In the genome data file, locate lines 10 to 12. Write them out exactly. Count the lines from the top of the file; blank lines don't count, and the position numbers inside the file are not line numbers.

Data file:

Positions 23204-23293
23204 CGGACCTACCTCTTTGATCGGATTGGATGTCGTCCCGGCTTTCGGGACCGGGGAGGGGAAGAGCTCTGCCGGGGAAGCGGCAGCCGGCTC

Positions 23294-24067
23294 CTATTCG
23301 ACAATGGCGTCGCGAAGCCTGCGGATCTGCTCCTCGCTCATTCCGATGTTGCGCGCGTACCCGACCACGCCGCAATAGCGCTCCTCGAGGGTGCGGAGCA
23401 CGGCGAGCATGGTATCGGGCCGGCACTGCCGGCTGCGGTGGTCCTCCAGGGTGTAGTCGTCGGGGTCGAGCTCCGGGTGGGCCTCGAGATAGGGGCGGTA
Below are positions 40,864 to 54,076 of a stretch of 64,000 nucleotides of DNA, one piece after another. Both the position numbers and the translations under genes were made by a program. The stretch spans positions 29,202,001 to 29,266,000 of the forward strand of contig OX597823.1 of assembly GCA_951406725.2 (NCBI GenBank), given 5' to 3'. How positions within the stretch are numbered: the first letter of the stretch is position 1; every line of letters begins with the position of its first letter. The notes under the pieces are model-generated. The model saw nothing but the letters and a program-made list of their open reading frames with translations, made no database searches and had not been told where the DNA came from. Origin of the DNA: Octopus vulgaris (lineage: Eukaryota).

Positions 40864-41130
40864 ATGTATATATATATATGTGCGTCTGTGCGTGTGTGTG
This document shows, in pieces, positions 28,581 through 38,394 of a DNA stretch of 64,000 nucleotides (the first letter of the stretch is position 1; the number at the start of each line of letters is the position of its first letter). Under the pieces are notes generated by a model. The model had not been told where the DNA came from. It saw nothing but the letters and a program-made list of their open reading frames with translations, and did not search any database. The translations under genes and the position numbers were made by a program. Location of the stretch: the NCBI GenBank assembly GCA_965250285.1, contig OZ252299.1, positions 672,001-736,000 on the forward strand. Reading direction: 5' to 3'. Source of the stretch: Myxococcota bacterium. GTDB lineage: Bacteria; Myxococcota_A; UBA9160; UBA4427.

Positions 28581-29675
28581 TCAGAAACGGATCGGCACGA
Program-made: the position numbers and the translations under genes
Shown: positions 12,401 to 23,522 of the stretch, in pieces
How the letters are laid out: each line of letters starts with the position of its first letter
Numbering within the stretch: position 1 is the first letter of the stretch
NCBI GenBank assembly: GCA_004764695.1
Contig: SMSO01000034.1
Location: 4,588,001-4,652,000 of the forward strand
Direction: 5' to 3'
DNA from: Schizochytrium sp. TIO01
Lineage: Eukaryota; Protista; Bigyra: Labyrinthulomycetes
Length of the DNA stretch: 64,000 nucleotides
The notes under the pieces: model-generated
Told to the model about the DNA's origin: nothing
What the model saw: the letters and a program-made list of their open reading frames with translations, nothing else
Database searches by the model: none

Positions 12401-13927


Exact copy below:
This document shows, in pieces, positions 28,581 through 38,394 of a DNA stretch of 64,000 nucleotides (the first letter of the stretch is position 1; the number at the start of each line of letters is the position of its first letter). Under the pieces are notes generated by a model. The model had not been told where the DNA came from. It saw nothing but the letters and a program-made list of their open reading frames with translations, and did not search any database. The translations under genes and the position numbers were made by a program. Location of the stretch: the NCBI GenBank assembly GCA_965250285.1, contig OZ252299.1, positions 672,001-736,000 on the forward strand. Reading direction: 5' to 3'. Source of the stretch: Myxococcota bacterium. GTDB lineage: Bacteria; Myxococcota_A; UBA9160; UBA4427.

Positions 28581-29675
28581 TCAGAAACGGATCGGCACGA